BOND BLASTS SENATE LEADERSHIP FOR RETREAT AND DEFEAT IRAQ STRATEGY

BOND BLASTS SENATE LEADERSHIP FOR RETREAT AND DEFEAT IRAQ STRATEGY

WASHINGTON, DC – U.S. Senator Kit Bond, the Vice-Chairman of the Senate Select Committee on Intelligence, today joined Lindsey Graham (R-SC), Kay Bailey Hutchison (R-TX), Jon Kyl (R-AZ), Joe Lieberman (I-CT) amd Trent Lott (R-MS) in criticizing the Senate leadership for using the Defense Authorization bill, legislation that authorizes critical national security programs, to force a retreat and defeat strategy in Iraq.

"The new majority in the Senate is using critical legislation to try and force retreat and defeat in Iraq," said Bond. "There may be short-term political benefits to politicians if Congress orders retreat but our intelligence services have warned us of the dangers of a precipitous withdrawal."

In January, the Senate Intelligence Committee held an open hearing on threat assessment. Testimony was heard from the Directors of the National Intelligence, CIA, Defense Intelligence Agency, FBI, and State Department officials. During the hearing the Intelligence Community warned of the dangers of a precipitous withdrawal from Iraq. Bond pointed out that if the United States leaves before the Iraqi army and police can maintain security, killings would increase; violence and chaos would spread across the region; and al-Qaida would have safe haven from which to plan and execute attacks on the United States and its allies.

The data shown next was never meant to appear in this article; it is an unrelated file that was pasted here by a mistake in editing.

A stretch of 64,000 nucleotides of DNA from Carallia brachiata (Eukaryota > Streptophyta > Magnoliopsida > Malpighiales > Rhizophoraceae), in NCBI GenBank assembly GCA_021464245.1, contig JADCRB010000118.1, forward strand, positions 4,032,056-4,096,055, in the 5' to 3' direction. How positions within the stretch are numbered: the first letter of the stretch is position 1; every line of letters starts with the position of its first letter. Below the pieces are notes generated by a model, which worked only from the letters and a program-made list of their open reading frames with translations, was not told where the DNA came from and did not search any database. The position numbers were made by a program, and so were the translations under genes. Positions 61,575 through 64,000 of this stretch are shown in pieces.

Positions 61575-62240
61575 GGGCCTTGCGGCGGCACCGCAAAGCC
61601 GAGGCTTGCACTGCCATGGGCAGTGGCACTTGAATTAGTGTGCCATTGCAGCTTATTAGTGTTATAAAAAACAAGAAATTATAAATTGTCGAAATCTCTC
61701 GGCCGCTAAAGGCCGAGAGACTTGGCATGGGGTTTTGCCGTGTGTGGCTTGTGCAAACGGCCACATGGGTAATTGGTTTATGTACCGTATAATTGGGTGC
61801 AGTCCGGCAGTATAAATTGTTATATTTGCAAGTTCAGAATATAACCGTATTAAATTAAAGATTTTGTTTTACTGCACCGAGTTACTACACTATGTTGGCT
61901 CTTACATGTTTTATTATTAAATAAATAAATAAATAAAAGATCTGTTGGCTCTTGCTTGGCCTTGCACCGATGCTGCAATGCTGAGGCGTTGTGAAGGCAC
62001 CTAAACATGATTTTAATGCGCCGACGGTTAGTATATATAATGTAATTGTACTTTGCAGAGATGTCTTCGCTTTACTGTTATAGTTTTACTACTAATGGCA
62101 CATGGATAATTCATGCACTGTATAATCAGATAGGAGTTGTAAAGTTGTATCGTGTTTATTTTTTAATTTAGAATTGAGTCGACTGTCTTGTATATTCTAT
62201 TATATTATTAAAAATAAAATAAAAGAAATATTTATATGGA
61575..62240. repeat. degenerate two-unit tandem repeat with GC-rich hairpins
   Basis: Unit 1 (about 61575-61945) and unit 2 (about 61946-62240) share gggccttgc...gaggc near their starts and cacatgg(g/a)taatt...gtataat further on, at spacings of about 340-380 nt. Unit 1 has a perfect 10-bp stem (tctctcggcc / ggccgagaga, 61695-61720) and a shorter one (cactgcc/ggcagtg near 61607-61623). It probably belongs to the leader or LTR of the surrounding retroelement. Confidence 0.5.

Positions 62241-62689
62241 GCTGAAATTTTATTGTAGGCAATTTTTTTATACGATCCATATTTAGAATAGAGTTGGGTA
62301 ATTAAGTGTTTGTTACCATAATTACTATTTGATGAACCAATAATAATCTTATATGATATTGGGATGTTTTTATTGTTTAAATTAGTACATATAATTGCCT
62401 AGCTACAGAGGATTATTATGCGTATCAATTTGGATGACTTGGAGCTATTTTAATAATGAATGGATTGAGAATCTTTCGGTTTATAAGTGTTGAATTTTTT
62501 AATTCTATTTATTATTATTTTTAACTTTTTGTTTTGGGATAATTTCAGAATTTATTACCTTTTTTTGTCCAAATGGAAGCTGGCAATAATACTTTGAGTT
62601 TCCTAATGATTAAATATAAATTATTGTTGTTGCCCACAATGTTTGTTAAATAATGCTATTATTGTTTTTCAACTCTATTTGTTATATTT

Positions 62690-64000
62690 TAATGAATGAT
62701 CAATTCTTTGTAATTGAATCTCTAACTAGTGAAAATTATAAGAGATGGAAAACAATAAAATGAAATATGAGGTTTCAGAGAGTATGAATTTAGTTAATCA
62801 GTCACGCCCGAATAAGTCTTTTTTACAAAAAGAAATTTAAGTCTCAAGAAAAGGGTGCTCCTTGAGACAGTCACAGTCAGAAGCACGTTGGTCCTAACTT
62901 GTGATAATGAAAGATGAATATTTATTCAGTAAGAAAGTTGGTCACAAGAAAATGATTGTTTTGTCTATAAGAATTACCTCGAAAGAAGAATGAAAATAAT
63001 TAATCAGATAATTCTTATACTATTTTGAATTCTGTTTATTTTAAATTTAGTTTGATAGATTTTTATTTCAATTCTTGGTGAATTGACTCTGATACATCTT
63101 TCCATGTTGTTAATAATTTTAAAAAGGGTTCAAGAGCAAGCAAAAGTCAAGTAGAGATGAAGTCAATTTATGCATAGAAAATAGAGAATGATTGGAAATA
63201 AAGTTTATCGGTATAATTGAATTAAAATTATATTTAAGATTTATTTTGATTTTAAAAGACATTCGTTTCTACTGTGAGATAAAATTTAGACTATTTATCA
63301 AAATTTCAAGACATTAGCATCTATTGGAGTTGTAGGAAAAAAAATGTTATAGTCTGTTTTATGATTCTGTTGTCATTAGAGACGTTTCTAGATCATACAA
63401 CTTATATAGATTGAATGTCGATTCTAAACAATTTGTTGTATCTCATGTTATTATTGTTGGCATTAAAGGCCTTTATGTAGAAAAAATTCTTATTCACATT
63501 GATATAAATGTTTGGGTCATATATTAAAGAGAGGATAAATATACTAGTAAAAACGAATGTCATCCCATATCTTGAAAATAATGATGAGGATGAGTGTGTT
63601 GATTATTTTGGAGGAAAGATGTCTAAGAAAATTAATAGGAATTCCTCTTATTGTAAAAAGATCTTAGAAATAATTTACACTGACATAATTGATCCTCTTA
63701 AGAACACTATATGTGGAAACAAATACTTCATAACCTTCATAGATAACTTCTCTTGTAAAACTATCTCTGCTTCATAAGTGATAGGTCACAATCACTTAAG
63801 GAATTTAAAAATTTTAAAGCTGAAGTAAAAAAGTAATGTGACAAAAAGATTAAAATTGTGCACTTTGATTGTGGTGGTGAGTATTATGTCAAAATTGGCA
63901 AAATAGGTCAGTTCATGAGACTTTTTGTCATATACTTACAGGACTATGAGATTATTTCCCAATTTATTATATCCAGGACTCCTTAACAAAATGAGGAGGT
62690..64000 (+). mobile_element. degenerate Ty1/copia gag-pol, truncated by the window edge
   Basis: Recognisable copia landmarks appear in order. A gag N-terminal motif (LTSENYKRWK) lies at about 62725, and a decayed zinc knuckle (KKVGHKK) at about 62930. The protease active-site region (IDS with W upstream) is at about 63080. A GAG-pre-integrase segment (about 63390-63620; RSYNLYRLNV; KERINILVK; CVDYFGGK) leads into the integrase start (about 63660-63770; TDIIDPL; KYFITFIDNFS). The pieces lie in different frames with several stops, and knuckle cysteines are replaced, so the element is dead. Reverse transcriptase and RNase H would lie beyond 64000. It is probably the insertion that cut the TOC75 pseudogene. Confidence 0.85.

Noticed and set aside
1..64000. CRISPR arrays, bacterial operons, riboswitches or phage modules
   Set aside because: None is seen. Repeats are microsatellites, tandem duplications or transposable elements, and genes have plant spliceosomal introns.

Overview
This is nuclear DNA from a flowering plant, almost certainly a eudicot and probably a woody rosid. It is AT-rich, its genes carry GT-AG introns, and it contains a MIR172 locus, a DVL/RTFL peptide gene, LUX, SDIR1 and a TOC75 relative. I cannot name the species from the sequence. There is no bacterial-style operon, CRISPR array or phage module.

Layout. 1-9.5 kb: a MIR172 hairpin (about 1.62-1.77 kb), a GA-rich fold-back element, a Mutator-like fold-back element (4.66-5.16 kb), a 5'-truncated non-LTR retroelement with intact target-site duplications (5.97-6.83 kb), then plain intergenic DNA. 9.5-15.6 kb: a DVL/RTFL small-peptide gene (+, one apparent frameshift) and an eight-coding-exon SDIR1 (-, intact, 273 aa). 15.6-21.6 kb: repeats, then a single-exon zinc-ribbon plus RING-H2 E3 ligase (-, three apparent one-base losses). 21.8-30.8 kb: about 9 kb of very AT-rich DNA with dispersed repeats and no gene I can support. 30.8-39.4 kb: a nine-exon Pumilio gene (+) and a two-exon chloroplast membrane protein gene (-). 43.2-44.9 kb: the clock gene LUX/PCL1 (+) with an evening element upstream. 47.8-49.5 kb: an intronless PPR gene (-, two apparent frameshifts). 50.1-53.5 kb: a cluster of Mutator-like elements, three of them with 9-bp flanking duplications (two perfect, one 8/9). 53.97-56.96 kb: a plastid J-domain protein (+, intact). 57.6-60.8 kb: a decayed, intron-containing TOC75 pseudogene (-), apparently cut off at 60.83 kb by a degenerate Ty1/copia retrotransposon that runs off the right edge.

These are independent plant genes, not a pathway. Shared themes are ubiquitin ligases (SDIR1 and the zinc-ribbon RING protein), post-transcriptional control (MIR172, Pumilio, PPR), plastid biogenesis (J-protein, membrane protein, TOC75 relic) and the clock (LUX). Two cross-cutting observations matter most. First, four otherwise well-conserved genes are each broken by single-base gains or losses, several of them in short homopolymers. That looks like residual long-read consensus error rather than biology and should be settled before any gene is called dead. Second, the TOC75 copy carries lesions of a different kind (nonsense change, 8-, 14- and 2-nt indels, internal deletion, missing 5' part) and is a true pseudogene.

Earlier this year the Senate voted unanimously to approve General Petraeus and give him the authority to implement the counterinsurgency plan backed up with a surge. The new strategy is showing signs of progress, said Bond. He recently visited the Al-Anbar province in Iraq where there has been a decrease in sectarian violence, greater tribal cooperation, and an increase in weapons cache discoveries.

Bond criticized those of his colleagues who are revisiting timelines, restrictions and retreat in Iraq despite the encouraging signs the new strategy is working, just weeks after its implementation. Instead of debating how quickly we can cede defeat, the Senate should be debating how we can achieve victory, stressed Bond.

"It is critical that here at home, we show our troops that we support them and their mission. They are in this fight to win and I intend to support them all the way. I hope my colleagues will not continue to play politics with our national security," said Bond.